During disturbances in the 16th Century a princess of the karanga people in Zimbabwe, fled to the fertile valley of the Molototsi River, east of Duiwelskloof. The princess became the most famous rain-maker in Africa. She called herself Modjadji and with-
drew from public view. People began to believe she was immortal and the book "She" by Sir Henry Rider Haggard is based on
her. Even the savage warriors, the Swazi's and Zulu's held her in awe. The mystique of Modjadji remains to this day. The capital
of the present successor to the original rain queen is situated on a hill slope, below which is a weird forest of trees known as Modjadji cycads. Gifts are still sent to Modjadji as an inducement for her to make rain.
Jock Of The Bushveld
"Jock of the Bushveld" written by Sir Percy Fitzpatrick, ranks as a literary classic of South Africa. It is essentially a true story covering Sir Percy's years as a transport rider and is rich in episodes of hunting , real-life characters and adventures in the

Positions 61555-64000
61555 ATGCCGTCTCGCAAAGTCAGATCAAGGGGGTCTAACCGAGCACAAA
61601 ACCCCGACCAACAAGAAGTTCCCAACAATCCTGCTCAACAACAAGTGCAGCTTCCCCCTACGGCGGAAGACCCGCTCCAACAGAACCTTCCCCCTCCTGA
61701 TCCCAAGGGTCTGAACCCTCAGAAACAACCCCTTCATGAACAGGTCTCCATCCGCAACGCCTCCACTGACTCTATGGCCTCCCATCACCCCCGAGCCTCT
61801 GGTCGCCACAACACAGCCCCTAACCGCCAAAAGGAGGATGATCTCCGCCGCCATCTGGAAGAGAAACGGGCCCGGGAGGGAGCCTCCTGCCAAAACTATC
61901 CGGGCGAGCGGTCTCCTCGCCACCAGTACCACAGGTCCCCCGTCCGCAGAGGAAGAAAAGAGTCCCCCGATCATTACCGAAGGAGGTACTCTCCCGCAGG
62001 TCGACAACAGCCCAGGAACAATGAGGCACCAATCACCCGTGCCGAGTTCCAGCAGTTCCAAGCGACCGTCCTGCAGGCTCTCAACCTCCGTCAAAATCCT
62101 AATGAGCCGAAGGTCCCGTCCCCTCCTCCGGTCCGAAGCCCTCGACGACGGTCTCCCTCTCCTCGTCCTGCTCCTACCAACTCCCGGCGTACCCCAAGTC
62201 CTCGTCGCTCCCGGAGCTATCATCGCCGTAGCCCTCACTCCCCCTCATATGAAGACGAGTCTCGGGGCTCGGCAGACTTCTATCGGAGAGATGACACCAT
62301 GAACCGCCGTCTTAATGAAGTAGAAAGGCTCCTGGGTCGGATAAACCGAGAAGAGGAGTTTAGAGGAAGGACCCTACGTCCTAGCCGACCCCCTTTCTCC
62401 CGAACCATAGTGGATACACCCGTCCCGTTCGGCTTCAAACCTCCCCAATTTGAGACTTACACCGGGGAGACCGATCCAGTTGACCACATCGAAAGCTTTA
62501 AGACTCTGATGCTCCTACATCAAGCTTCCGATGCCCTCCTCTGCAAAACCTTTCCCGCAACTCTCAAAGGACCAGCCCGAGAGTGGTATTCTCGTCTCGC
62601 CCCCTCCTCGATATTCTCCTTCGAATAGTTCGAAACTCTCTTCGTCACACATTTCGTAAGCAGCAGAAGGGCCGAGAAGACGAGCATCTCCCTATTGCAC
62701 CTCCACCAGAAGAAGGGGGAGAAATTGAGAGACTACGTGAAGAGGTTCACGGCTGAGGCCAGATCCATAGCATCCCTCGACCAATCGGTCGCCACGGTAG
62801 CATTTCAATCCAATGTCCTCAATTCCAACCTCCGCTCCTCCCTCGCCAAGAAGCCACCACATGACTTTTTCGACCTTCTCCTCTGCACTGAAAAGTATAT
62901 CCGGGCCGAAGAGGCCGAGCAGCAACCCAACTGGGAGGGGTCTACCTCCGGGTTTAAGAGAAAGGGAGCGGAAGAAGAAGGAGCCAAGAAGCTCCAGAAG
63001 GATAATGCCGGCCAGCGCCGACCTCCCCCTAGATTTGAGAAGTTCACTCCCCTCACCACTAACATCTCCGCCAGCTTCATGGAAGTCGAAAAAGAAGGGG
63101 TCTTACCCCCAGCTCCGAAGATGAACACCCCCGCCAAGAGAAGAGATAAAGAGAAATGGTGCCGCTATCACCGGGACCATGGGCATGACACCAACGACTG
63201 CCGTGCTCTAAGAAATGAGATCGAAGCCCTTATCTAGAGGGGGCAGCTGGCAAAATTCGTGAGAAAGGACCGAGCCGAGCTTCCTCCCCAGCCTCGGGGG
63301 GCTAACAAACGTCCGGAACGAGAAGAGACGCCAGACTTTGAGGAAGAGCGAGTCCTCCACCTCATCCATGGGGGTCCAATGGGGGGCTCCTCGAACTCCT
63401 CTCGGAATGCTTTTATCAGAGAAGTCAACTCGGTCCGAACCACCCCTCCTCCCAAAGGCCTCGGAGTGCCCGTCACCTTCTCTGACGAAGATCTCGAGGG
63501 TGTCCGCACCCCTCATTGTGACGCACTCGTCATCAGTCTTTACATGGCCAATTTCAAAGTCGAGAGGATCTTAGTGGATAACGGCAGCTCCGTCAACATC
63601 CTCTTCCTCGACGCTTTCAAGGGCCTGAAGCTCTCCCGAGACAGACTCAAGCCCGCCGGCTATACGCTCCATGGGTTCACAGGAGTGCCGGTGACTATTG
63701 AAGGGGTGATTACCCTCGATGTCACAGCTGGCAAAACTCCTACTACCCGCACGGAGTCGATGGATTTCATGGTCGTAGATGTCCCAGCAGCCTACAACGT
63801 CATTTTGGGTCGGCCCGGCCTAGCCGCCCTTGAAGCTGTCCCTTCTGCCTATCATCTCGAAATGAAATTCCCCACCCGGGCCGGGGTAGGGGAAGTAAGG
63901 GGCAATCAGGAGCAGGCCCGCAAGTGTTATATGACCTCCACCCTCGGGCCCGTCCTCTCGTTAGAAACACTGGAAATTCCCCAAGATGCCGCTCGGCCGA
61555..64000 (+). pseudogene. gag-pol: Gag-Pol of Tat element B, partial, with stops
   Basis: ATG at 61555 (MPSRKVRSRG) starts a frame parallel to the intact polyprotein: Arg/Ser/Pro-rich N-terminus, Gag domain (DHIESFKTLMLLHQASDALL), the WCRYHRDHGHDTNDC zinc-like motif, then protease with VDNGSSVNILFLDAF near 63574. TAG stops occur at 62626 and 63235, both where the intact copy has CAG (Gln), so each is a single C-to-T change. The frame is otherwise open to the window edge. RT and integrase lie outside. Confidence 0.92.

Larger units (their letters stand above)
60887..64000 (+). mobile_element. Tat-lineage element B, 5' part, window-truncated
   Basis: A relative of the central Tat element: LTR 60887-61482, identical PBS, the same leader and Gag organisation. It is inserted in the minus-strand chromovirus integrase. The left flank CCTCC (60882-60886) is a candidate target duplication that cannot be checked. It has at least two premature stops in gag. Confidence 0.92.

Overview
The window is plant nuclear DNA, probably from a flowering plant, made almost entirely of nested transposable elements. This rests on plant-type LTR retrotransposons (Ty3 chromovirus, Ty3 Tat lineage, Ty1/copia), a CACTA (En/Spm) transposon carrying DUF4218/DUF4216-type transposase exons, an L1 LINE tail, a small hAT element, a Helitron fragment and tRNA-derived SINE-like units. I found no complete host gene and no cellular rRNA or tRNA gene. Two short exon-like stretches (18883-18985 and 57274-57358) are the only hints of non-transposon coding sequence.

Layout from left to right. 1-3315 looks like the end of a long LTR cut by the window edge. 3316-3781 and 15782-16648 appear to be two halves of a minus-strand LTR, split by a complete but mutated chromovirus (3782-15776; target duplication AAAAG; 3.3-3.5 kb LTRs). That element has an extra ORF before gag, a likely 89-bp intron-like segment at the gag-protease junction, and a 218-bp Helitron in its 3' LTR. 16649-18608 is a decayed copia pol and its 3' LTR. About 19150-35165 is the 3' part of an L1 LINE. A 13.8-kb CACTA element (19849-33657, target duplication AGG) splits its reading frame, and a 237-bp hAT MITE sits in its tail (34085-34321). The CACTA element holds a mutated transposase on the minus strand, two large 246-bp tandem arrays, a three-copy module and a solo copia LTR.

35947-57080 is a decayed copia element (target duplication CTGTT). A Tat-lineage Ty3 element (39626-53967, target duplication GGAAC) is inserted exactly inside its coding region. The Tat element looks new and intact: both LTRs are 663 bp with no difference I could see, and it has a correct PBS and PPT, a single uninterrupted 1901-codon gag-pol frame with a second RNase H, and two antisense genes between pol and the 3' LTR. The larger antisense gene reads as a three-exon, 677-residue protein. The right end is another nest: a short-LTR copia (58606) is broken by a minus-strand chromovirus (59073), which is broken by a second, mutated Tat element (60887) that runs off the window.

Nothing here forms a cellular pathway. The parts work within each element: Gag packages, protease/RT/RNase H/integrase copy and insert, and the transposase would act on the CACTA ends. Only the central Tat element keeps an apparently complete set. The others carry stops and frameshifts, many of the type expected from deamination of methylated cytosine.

haunts of big game. During these years he acquired Jock, the runt of the litter who became the bravest of hunters and the most resourceful of companions. Today a number of commemorative plaques and cairns can be seen along the old transport routes.
In the Barberton Park is a statue of Jock of the Bushveld and outside the town is a large acacia tree under which Jock and his master often camped. Inside the Impala Hotel is a mural frieze scenes from the Jock of the Bushveld story.
Tales Of The Rip Van Winkle Of Zastron
Tales about Renier du Wapenaar are part of the folklore of Southern Africa. Renier lived on a farm on the site of what is now the
town of Zastron. With his long flowing beard, ragged trousers and peaked cap, he looked like Rip van Winkle. It is said that one